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Guest Post: 7 Reasons That Christmas ALWAYS Gets Me in the End

Posted on December 11, 2010 in Guest Posts | 1 comment

It’s Saturday, and the 7 Reasons team have abandoned the sofa in order to rush, blinking out into the sunlight like pit-ponies escaping from their daily labour.  But, fear not, for the  sofa is in safe hands.  Guest hosting this week is the lovely Liz Gregory – that’s right, her of Things to do in Manchester fame – who despite being from Manchester, isn’t going to prattle on about Coronation Street, she’s going to talk about Christmas.  Now settle down, children, and she’ll begin.

Every year it’s the same. I roll my eyes at those poor souls who have done all their present shopping by August; I can tut as cynically as anyone at the Christmas songs repeated on an endless, hideous loop in certain shops from the beginning of November. I am a grown woman with a full time job, and the shameless commercial enterprise that is Christmas has no place in my busy and important lifestyle. But by December, I’m hooked, brimming with festive excitement. Again. Here’s why….

Wine, mince pies, crackers, a roaring fire at Christmas

1.  The weather. Surely even the most hardened and wizened of souls must admit that nothing looks more enticingly festive than a fresh coating of snow, with the power to wipe out an ugly urban landscape of wheelie bins and cat poo, and replace it with pristine perfection. And I say this despite the fact that I am seemingly the only teacher in the UK not to have received a single snow day in the recent bad weather – I have had to go to work and perform the job for which I am paid EVERY SINGLE DAY.

2.  Rosy-cheeked children. No, not the bratty whiny ones running amok in the supermarket trying to grab everything in sight – they are the ones to avoid if you’re trying to be misty-eyed and non-cynical about Christmas. I mean the angelic ones who assemble at Christmas lights switch-ons, warbling traditional festive songs and obligingly going “ooohhh” when the lights are turned on.

3.  The Christmas Radio Times. I take enormous comfort in the fact that even though we live in a high-tech, culturally diverse society where we celebrate individuality and cutting-edge modernity, at least fifty percent of the UK will have spent the last week leafing through the Christmas Radio Times, armed with a marker pen, drawing wonky circles around the plethora of bad television they wish to watch this Yuletide. The fact that you will only actually watch three of these programmes is entirely besides the point – the pleasure lies in the selection, not the viewing.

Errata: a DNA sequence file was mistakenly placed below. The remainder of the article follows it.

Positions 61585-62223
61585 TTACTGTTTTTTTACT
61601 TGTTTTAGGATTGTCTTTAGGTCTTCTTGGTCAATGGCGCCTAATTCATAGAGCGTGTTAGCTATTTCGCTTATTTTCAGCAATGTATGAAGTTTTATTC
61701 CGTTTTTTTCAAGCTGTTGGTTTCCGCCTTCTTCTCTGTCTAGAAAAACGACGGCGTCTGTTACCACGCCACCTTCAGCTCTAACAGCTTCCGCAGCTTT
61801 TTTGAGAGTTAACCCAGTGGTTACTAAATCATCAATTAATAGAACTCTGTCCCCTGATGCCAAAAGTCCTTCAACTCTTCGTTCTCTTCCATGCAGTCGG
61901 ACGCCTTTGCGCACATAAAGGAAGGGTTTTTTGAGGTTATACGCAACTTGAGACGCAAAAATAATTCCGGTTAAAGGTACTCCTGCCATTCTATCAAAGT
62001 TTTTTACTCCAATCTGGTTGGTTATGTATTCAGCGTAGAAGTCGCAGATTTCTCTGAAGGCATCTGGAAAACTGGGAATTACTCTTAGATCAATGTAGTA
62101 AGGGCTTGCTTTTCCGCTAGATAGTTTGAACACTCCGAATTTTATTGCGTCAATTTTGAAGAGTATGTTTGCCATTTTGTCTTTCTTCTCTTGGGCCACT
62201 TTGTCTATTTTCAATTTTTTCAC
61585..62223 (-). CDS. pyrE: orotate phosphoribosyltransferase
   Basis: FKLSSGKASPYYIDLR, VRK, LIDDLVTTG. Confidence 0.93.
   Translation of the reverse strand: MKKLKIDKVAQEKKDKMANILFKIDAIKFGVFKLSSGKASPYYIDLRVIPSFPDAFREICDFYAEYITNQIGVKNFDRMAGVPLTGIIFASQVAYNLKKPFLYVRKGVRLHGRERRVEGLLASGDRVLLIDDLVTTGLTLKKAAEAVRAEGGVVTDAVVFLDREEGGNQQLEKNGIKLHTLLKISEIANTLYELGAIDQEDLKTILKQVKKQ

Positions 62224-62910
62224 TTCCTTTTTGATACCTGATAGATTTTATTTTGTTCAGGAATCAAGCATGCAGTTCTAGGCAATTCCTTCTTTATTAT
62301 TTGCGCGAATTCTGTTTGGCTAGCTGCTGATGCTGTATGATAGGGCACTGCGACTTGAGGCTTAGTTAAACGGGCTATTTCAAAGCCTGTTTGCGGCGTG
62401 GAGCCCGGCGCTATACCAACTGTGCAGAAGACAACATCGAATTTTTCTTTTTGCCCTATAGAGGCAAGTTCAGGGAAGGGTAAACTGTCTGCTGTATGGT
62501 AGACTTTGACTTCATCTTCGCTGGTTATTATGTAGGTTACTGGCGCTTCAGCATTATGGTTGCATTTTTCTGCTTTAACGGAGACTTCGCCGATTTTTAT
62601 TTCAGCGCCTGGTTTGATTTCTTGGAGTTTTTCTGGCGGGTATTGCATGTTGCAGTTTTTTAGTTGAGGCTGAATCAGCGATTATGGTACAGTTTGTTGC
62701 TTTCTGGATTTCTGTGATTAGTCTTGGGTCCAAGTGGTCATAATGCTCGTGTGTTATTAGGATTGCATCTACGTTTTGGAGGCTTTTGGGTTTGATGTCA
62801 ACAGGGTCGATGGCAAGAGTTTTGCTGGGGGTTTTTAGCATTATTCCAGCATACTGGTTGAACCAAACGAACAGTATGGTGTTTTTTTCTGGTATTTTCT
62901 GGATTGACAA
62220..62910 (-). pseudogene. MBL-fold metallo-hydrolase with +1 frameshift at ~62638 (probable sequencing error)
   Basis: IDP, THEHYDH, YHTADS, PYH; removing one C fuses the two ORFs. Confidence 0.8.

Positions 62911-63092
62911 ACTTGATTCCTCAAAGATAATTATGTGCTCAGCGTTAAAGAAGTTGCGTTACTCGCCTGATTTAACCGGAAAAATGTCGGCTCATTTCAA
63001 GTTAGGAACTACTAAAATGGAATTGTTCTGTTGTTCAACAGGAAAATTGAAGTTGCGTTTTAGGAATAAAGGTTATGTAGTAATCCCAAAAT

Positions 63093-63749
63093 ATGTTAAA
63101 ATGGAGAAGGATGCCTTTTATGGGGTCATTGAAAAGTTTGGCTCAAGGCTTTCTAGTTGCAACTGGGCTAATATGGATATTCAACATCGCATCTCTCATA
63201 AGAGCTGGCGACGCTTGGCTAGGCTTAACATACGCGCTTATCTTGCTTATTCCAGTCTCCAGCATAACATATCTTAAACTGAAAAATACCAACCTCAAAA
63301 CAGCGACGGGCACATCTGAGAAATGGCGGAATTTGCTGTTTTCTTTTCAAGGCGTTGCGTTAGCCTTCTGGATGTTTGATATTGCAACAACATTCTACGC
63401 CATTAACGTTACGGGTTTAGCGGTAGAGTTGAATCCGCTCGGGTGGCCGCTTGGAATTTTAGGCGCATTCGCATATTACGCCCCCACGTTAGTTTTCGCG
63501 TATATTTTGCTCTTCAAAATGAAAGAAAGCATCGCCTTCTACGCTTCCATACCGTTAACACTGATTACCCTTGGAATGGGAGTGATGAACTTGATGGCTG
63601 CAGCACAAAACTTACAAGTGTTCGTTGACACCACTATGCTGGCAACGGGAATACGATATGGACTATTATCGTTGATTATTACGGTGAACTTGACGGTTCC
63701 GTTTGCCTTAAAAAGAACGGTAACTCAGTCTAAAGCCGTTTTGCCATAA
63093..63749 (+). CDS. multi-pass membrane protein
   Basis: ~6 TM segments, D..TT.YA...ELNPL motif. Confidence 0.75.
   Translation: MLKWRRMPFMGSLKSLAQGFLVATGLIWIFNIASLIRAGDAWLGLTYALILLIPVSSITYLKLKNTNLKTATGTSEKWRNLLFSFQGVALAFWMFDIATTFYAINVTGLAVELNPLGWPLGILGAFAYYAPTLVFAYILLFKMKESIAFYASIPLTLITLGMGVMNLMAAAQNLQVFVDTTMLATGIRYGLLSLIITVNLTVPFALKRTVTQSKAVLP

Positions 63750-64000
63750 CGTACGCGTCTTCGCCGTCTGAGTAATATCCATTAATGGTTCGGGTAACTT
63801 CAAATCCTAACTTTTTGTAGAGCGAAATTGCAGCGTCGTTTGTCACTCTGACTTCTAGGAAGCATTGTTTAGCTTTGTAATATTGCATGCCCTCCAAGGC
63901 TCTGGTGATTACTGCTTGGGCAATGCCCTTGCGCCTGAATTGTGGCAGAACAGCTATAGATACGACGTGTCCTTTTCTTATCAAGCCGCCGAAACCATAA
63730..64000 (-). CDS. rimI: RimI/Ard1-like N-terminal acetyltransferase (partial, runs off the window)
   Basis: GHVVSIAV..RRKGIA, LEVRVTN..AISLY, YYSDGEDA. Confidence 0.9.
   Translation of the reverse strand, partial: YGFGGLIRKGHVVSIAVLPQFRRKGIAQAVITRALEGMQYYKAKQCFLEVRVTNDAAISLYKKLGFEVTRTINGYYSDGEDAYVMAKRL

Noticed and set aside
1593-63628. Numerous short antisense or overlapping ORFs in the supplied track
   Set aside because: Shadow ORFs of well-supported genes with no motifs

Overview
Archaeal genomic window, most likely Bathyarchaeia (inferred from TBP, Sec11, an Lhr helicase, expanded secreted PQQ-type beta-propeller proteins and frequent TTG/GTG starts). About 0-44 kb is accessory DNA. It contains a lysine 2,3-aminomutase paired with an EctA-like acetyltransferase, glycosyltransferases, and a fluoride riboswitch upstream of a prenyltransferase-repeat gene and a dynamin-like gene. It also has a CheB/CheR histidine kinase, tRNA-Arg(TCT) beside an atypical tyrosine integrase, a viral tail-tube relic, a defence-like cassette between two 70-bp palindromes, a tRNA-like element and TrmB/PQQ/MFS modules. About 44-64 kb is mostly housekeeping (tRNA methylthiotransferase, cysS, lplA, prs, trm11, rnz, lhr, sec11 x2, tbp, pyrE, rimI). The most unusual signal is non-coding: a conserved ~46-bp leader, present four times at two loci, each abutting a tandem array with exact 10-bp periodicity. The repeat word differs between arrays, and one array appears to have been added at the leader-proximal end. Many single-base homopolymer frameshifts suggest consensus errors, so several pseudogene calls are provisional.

4.  Alcohol. One of the overwhelming perks of December is that it becomes socially acceptable to consume alcohol at virtually any time of day without anyone raising their eyebrows and calling you an alky. So that means sherry at elevenses is fine, as is bucks fizz at breakfast and Amaretto Sours at lunch. I do not, of course, live like this at other times of the year.

5.  Decorations. Yes, Nigella is annoying, but I do admire the fact that her house (or her studio-masquerading-as-house, one is never quite sure) appears to be permanently bedecked with fairy lights. I am not brave enough to try to convince my husband that this is acceptable all year round, which means I must make the most of the carte blanche that Christmas brings. Turn the big light off, switch the fairy lights on, and hey presto! Your house instantly looks clean and tidy in the murky pixie gloom.

6.  Food. I am by nature a most abstemious person, unlikely to over-indulge in any way, but the range of tasty morsels positively flung one’s way at this time of year makes it impossible to refuse. As with the alcohol, it is de rigueur to adjust one’s notions of what acceptably constitutes a balanced meal – as long as you select items from both the savoury AND the sweet party food ranges, you should be absolutely fine.

7.  Two weeks off. I enjoy my job, and by anyone’s standards, working in a college in the run up to Christmas must surely be as good a place to be as any. Giant tins of Quality Street lurk at every turn, and teaching English means that the final week offers plenty of chances to watch Wuthering Heights and eat popcorn. And yet, the prospect of two weeks off, spent lolling on the sofa, opening the odd present and reverting to a lifestyle where your mum brings you a cup of tea in bed in the morning, is surely something to be cherished.

So, if anyone fancies a mince pie or three in the semi-gloom of my Nigella kitchen I’ll see you shortly; only visitors bearing sherry will be admitted, mind.

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1 Comment

  1. The combination of #’s 4 & 7 makes the ubiquity of Paul McCartney’s “Simply Having a Wonderful Christmastime” bearable.

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